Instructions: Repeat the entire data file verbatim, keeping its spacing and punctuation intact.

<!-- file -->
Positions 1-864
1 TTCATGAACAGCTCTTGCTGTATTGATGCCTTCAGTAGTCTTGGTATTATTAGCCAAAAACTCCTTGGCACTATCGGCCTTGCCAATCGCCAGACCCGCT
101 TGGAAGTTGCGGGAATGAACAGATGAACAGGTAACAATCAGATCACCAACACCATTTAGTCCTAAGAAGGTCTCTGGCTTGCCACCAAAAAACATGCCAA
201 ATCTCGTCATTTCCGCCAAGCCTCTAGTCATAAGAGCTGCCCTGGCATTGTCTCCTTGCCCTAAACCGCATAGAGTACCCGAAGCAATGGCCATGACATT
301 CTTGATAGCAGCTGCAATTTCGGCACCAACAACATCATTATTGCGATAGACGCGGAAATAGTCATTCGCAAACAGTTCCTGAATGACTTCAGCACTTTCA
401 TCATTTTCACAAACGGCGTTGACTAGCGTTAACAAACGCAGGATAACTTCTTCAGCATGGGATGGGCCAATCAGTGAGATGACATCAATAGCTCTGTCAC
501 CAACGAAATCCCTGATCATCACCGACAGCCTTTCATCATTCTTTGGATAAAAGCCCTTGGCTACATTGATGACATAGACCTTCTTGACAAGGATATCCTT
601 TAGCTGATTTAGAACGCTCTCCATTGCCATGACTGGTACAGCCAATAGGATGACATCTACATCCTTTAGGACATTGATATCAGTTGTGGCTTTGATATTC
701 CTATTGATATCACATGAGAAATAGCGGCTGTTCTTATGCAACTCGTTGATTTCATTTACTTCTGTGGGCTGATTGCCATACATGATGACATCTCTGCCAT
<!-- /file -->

Positions 1-864
1 TTCATGAACAGCTCTTGCTGTATTGATGCCTTCAGTAGTCTTGGTATTATTAGCCAAAAACTCCTTGGCACTATCGGCCTTGCCAATCGCCAGACCCGCT
101 TGGAAGTTGCGGGAATGAACAGATGAACAGGTAACAATCAGATCACCAACACCATTTAGTCCTAAGAAGGTCTCTGGCTTGCCACCAAAAAACATGCCAA
201 ATCTCGTCATTTCCGCCAAGCCTCTAGTCATAAGAGCTGCCCTGGCATTGTCTCCTTGCCCTAAACCGCATAGAGTACCCGAAGCAATGGCCATGACATT
301 CTTGATAGCAGCTGCAATTTCGGCACCAACAACATCATTATTGCGATAGACGCGGAAATAGTCATTCGCAAACAGTTCCTGAATGACTTCAGCACTTTCA
401 TCATTTTCACAAACGGCGTTGACTAGCGTTAACAAACGCAGGATAACTTCTTCAGCATGGGATGGGCCAATCAGTGAGATGACATCAATAGCTCTGTCAC
501 CAACGAAATCCCTGATCATCACCGACAGCCTTTCATCATTCTTTGGATAAAAGCCCTTGGCTACATTGATGACATAGACCTTCTTGACAAGGATATCCTT
601 TAGCTGATTTAGAACGCTCTCCATTGCCATGACTGGTACAGCCAATAGGATGACATCTACATCCTTTAGGACATTGATATCAGTTGTGGCTTTGATATTC
701 CTATTGATATCACATGAGAAATAGCGGCTGTTCTTATGCAACTCGTTGATTTCATTTACTTCTGTGGGCTGATTGCCATACATGATGACATCTCTGCCAT